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Help! Sand in the motors

Discussion in 'Pro/Adv Discussion' started by crazyrider, Sep 5, 2016.

  1. crazyrider

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    Hi all,

    I took my P3A to the beach for the first time and everything was going smoothly until I decided to land. While landing, the bird flipped on the side before I could kill the motors and as a result, sand got stuck inside the motors. In hind sight, I should have used more caution and maybe landed by hand instead.
    So now, when I turn the motor by hand, there is still quite a bit of hand stuck in there. What are my options to remedy this? I will be getting an compressed air canister to pressure blow the sand out, but do i need to take the motor out and is that recommended/not recommended?
    TIA
     
  2. WetDog

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    Turn it over, bump it gently and try to tap as many grains out as possible. Use the compressed air. Only move the motors slowly until EVERYTHING is gone. Then turn it over, bump it gently and do it again a couple of times. It is easy to do, tedious and time consuming and will be annoying enough so you won't make that particular mistake again. You can move on to other mistakes...
     
  3. msinger

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    If the sand is not magnetic, you might be able to blow it out. If that fails, you could open up the motors and try to clean them with putty -- like this:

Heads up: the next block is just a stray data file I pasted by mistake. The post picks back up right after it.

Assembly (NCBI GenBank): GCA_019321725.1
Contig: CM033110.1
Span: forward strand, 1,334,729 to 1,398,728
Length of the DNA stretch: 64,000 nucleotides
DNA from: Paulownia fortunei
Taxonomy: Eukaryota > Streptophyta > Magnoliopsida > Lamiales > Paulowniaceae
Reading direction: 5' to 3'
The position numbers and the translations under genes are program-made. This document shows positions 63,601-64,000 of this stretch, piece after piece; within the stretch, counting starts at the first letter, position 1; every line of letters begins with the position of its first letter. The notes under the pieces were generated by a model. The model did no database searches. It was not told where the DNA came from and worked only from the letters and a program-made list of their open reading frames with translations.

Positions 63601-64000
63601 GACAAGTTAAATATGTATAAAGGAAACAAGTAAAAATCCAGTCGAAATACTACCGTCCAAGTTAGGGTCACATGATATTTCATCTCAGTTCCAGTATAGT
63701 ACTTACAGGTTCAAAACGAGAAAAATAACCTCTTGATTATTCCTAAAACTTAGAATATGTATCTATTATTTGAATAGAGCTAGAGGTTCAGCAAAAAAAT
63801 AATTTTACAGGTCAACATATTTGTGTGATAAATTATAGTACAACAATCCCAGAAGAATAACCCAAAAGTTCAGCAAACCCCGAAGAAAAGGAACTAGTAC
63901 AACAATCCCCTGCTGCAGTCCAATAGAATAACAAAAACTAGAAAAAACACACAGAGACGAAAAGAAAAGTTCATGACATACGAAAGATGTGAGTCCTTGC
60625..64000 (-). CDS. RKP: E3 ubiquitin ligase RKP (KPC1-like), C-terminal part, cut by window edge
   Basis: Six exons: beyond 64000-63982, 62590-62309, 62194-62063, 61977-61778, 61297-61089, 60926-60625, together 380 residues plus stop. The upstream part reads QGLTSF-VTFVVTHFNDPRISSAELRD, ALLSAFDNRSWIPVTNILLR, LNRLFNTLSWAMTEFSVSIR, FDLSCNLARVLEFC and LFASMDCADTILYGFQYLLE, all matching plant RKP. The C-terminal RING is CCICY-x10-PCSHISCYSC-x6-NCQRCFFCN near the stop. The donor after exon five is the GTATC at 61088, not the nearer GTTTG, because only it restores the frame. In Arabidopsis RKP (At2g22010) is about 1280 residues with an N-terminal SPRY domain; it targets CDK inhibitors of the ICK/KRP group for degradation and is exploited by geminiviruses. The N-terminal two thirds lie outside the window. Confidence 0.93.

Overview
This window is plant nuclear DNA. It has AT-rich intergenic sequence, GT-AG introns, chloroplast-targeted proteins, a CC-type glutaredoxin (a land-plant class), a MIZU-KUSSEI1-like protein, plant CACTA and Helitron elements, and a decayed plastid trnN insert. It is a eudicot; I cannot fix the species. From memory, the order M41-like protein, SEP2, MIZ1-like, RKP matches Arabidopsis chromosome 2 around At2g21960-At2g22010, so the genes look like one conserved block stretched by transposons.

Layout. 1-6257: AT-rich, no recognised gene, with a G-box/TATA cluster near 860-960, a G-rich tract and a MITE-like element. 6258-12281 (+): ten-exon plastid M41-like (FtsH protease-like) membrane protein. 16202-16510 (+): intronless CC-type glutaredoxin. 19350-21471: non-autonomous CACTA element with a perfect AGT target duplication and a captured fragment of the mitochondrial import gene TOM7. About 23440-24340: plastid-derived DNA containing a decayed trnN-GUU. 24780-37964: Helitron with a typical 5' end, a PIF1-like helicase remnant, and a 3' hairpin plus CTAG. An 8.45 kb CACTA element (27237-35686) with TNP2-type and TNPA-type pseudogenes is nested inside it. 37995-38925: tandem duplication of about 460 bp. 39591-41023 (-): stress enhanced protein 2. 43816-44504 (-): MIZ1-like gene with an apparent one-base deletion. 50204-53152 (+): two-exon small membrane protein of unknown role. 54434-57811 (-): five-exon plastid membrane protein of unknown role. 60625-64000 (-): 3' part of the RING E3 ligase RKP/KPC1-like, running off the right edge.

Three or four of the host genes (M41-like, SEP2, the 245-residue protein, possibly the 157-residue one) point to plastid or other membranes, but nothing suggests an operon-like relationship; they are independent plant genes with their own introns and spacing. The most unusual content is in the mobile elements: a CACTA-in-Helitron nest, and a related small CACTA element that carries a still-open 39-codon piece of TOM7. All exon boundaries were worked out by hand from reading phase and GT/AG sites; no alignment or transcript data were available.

4. crazyrider

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    Thanks @WetDog and @msinger
    Unfortunately, compressed air and tapping does not seem to work so my only option is to remove the motor and get the sand out. I have no idea how complex that is but I am going to try and search for a video.
     
  5. msinger

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  6. crazyrider

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    Yikes! That may be more than I can handle.
    Thinking of sending it to dronefly.com. wonder if they will be able to repair.
     
  7. Mako79

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    Sand in your motors is just as worse as sand in your ****** =)

    You can fix yourself if you have big enough tocklies :)

    Look carefully down into the motors and look at neo-magnets. If you see black ferrite, then this will cause the motors to miss a phase. It's very hard blow out.

    You have 2 options:

    1. The motors are cheap. Have them replaced. Don't desolder the wire off the board, just cut and solder and use heat shrink.
    Or take it to a hobby store.

    2. Use air compressor, tweezers, and gum/stickytape/blue tack. Don't open up the phantom. Just remove the 4 screws that hold the motor. Lift motor out. Use air compressor and blow until the ferrite moves to the bottom of the motor. Then use tweezers to persuade them to the base of the magnets of the motor. Use gum/sticky tape/blue tack to lift. Inspect and repeat until ferrite all gone.
    Move the motor with your hands and make sure they move robotically into phase. Start motors without props and listen if there are any squeels or abnormal noises.
    Then do a low 10 minute hover to make sure its hunky-dory.

    PS. If you have bigger tocklies, have a read and a watch on youtube in regards to hand catching.
     
    #7 Mako79, Sep 5, 2016
    Last edited: Sep 5, 2016
  8. Trinimon